My experience of the UK patent courts is that the loser will eventually re-pay the fees. The claimants have to actually front up with the cash, usually for years sometimes decades before they see their money returned.

The family member who was in the patent dispute ended up selling his patent to a company that was a rival of the infringing company. They even gave him a reasonable deal, considering they had him over a barrel.

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Catalan town hall seriously downsizes monarch

MonkeyCee
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Re: Inventive?

It's illegal in the Netherlands. Same deal as Thailand. Don't be mocking the fat german fucker, the former Prince Pils, that's currently in charge.

There's even been people charged with it in recent times, someone threw something at him.

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UK energy minister rejects 'waste of money' smart meters claim

MonkeyCee
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Re: Purpose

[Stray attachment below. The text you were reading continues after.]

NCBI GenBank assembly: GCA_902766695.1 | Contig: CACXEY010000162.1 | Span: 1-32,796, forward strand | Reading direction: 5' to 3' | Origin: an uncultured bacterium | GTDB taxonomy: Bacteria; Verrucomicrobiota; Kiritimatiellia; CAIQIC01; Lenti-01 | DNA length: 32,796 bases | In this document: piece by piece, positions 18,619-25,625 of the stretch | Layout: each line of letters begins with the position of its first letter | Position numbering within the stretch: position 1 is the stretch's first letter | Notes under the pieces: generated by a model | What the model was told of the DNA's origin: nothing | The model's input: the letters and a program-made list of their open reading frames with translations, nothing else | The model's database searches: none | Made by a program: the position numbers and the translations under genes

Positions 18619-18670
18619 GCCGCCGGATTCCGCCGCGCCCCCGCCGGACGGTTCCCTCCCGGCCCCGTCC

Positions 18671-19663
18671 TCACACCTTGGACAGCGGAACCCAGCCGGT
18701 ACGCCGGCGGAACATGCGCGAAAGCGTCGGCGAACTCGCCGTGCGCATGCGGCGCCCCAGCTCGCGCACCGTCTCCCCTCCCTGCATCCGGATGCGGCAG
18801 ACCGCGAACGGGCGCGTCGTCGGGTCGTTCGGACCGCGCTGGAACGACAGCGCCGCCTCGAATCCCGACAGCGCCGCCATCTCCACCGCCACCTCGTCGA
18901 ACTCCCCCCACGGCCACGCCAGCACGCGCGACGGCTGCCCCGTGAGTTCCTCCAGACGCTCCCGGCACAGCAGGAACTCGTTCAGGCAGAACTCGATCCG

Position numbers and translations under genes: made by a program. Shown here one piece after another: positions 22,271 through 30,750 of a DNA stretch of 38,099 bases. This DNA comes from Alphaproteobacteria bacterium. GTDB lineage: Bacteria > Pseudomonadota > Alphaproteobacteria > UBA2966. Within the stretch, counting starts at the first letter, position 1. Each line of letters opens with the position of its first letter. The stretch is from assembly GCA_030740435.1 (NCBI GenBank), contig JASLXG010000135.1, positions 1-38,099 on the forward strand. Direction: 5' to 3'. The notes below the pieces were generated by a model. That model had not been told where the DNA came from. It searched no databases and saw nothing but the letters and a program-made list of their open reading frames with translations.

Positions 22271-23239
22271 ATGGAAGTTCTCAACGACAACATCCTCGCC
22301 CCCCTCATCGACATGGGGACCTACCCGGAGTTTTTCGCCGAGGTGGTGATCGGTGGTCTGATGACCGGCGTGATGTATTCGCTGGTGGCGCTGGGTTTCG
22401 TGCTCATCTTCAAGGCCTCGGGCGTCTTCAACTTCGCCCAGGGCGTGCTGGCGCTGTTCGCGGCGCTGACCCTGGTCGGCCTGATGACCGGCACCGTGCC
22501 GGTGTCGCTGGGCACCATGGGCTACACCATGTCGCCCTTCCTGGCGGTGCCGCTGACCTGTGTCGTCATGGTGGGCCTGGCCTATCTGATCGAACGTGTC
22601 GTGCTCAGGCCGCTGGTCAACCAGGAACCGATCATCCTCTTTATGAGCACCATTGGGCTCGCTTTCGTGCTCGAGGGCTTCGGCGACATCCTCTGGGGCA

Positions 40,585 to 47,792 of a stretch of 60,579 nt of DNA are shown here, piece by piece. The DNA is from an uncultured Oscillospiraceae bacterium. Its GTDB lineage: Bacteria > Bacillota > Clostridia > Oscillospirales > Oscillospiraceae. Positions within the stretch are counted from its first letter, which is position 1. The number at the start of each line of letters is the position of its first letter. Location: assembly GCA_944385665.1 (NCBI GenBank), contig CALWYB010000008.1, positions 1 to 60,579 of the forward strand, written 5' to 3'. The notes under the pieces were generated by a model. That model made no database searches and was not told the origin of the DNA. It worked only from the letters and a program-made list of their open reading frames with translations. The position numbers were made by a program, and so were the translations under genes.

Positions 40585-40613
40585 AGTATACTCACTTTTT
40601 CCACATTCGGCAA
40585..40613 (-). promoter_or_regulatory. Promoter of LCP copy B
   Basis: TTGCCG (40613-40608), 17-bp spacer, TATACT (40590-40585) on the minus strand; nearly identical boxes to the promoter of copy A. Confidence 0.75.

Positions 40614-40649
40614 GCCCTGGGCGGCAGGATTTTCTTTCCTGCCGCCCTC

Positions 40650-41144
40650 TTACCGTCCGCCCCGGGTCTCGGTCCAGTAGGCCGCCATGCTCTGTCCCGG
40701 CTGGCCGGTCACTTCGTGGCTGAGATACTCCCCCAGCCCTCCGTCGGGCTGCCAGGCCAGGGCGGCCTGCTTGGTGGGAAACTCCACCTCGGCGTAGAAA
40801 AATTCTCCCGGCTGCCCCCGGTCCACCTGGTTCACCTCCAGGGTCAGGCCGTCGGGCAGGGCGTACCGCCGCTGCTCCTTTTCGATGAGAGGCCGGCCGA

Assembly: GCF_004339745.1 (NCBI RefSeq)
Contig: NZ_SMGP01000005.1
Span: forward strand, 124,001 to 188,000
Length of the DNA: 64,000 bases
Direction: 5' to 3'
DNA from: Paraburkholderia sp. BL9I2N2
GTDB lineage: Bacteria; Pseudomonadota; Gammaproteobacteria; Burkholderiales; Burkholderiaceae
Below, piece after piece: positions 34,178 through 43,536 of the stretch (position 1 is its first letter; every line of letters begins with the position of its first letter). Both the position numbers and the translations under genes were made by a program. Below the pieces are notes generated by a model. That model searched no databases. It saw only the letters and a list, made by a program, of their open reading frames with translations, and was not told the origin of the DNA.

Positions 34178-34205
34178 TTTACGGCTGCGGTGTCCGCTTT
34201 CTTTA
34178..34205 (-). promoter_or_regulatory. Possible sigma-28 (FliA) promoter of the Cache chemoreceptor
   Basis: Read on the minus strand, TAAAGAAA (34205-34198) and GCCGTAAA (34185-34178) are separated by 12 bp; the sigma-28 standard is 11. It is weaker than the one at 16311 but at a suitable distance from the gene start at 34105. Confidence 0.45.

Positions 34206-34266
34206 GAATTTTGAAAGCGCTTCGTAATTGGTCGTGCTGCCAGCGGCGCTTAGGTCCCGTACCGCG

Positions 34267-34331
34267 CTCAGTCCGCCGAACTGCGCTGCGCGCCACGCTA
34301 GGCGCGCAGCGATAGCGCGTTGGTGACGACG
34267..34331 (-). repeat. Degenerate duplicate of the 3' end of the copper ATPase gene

About 5 years ago now. Still in contact with buddies in Transpower, and their various contracted out comms stuff.

It's not really "smart meters are a waste of money" there are many good reasons for them, and replacing shitty pre-paids should be top of the list. It's that there is an idea that smart meters will reduce demand, by making us all more aware of our usage. so we should all have one, is poxy. Having it mandated by government, not paid for out of taxes but by raising the costs of electricity supply, and then told that it's for our own good is what the objections are.

Smart meters can and should be used in new builds, when replacement is required, and when the current meters are anti-competitive or predatory. I think they also should be available for anyone who wants one, certainly if different tariffs are available to different customers.

You could save money on your power bill by changing behavior, and by reading the damn thing and comparing prices. Price watch sites have been around for 10+ years, and before that any budget advisor/CAB/friend would help you if your math was shit. The information about your power usage is already available, and there has been years of poking and propping to get you to work out your best option.

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MonkeyCee
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Re: Purpose

"I suspect our electricity industry is structured differently to the UK. The companies that sell electricity to (most) consumers are retailers. Retailers buy electricity at spot price, and sell it for, literally, whatever they want. There are (last I looked) about 27 retailers in New Zealand. Its a competitive space."